The relation of morality to religion has been a sub- ject of keen debate during the past century. In much recent ethical philosophy it is strenuously maintained that right moral action is altogether independent of religion. Such is the teaching alike of the Evolution- ary, Positivist, and Idealist schools. And an active propaganda Is being carried on with a view to the general substitution of this independent morality for morality based on the beliefs of Theism. On the other hand, the Church has ever affirmed that the two are essentially connected, and that apart from religion the observance of the moral law is impossible. This, indeed, follows a-s a necessary consequence from the Church's teaching as to the nature of morality. She ■ admits that the moral law is knowable to rea.son: for the due regulation of our free actions, in which moral- ity consists, is simply their right ordering with a view to the perfecting of our rational nature. But she in- sists that the law has its ultimate obligation in the will of the Creator by whom our nature was fashioned, and who imposes on us its right ordering as a duty; and that its ultimate sanction is the loss of God which its violation must entail. Further, among the duties which the moral law prescribes are some which are directly concerned with God Himself, and as such are of supreme importance. Where morality is divorced from religion, reason will, it is true, enable a man to
recognize to a large extent the ideal to which hia nature points. But much will be wanting. He will disregard some of his most essential duties. He will, further, be destitute of the strong motives for obed ience to the law afforded by the sense of obligation to God and the knowledge of the tremendous sanction at- tached to its neglect — motives which experience has proved to be necessary as a safeguard against the in- fluence of the passions. And, finally, his actions even if in accordance with the moral law, will be based not on the obligation imposed by the Divine will, but on considerations of human dignity and on the good of human society. Such motives, however, cannot pre- sent themselves as, strictly speaking, obligatory. But where the motive of obligation is wanting, action lacks an element essential to true morality. Moreover, in tliLS connexion the Church insists upon the doctrine of original sin. She teaches that in our present state there is a certain obscurity in reason's vision of the moral law, together with a morbid craving for in- dependence impelling us to transgress it, and a lack of complete control over the passions; and that by rea- son of this inherited taint, man, unless supported by Divine aid, is unable to observe the moral law for any length of time. Newman has admirably described from the psychological point of view this weakness in our grasp of the moral law: "The sense of right and wrong . . •. is so delicate, so fitful, so easily puzzled, obscured, perverted, so subtle in its argumentative methods, so impressionable by education, so biassed by pride and passion, so unsteady in its course, that in the struggle for existence amid the various exercises and triumphs of the human intellect, the sense is at once the highest of all teachers yet the least luminous " (Newman, " Letter to the Duke of Norfolk", in .section on conscience).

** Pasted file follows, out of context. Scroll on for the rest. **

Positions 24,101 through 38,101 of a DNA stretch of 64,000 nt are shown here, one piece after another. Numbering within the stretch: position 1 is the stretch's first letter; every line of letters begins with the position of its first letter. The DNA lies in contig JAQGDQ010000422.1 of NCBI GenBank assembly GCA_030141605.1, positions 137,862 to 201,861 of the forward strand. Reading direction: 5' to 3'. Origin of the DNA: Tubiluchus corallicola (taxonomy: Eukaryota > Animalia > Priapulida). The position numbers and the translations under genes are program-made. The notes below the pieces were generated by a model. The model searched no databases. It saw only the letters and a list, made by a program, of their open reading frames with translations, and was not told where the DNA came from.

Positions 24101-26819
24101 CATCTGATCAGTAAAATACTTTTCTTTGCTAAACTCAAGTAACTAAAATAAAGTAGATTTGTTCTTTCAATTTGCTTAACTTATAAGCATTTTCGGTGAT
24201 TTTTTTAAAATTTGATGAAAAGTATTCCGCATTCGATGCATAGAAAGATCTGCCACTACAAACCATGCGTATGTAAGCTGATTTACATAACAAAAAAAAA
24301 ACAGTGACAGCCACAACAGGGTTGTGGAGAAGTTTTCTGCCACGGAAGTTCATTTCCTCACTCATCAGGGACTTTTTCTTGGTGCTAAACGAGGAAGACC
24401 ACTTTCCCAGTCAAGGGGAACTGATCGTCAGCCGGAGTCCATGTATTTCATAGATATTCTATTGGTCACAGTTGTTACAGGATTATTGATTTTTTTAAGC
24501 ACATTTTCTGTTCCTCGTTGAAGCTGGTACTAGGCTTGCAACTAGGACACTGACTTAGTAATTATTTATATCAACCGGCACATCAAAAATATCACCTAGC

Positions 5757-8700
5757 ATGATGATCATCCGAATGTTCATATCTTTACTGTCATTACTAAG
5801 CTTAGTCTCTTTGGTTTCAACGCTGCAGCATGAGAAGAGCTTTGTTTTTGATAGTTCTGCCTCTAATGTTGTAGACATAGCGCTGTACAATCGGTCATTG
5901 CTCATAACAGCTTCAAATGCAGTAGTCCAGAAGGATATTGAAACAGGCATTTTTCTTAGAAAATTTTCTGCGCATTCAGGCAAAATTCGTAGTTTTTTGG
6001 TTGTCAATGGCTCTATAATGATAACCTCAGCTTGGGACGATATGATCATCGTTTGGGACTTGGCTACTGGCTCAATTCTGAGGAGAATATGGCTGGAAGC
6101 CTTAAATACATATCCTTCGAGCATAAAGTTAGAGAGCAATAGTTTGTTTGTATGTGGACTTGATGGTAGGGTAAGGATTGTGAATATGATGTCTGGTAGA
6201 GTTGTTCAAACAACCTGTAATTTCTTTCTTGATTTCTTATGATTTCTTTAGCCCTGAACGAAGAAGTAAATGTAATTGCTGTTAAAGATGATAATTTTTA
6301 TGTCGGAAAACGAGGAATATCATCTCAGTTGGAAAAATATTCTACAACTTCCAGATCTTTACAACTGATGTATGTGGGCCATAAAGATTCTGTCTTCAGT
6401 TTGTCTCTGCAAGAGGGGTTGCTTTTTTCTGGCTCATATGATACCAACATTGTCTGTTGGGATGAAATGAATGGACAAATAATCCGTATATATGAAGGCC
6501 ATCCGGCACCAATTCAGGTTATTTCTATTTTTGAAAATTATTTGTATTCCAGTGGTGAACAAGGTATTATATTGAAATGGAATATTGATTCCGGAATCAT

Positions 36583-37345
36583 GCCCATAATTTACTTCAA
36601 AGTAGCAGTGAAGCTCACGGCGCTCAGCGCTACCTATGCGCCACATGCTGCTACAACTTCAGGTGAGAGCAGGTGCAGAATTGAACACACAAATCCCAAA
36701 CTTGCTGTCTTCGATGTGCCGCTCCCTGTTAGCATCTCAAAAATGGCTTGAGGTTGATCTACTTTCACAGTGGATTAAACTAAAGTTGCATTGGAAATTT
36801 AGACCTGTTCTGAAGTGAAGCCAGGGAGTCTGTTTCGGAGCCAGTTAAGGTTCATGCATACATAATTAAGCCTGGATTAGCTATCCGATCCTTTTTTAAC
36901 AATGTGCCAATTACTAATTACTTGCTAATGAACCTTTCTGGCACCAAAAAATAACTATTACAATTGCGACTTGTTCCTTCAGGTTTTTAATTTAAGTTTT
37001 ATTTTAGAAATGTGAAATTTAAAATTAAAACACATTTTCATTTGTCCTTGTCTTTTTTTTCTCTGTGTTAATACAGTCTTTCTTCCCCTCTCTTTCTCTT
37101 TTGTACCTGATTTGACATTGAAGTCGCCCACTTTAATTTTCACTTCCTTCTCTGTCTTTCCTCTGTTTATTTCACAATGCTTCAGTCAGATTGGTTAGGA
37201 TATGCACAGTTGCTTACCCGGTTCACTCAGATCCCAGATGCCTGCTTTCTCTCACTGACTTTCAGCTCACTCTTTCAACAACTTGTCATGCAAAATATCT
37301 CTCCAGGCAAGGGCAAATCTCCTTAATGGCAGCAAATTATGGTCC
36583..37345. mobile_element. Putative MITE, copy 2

In dealing with this subject, however, it is further necessary to take account of the historical argument. Various facts are adduced, which, it is alleged, show that morality is, in pomt of fact, capable of dissocia- tion from religion. It is urged (1) that the mo.st primi- tive peoples do not connect their religious beliefs with such moral code as they possess; and (2) that even where the moral consciousness and the religious system have reached a high degree of development, the spheres of religion and morality are sometimes re- garded as separate. Thus the Greeks of classical times were in moral questions influenced rather by non-religious conceptions such as that of atSuis (natural shame) than by fear of the gods; while one great religious system, namely Buddhism, explicitly taught the entire independence of the moral code from any belief in God. To the,se arguments we reply, first: that the savages of to-day are not primitives, but de- generates. It is the merest superstition to suppose that these degraded races can enlighten us as to what were the beliefs of man in his primitive state. It is among civilized races, where man has developed normally, that we must seek for knowledge as to what is natural to man. The evidence gathered from them is overwhelm- ingly in favour of the contention that human reason proclaims the essential dependence of morality on religious belief. In regard to the contrary instances alleged, it must be denied that the morality of the Greeks was unconnected with religion. Though they may not have realized that the laws prescribed bv natural shame were derived from a divine command, they most certainly believeil that their violation would be punished by the gods. As to Buddhist belief, a distinction must be drawn between the metaphysical teaching of the Buddha or of some of his disciples, and the practical interpretation of that teaching as ex- pressed in the lives of the great mass of the adherents of the creed. It is only the Buddhist monks who have really followed the speculative teaching of their mas- ter on this point and have dissociated the moral law from belief in God. The mass of adherents never did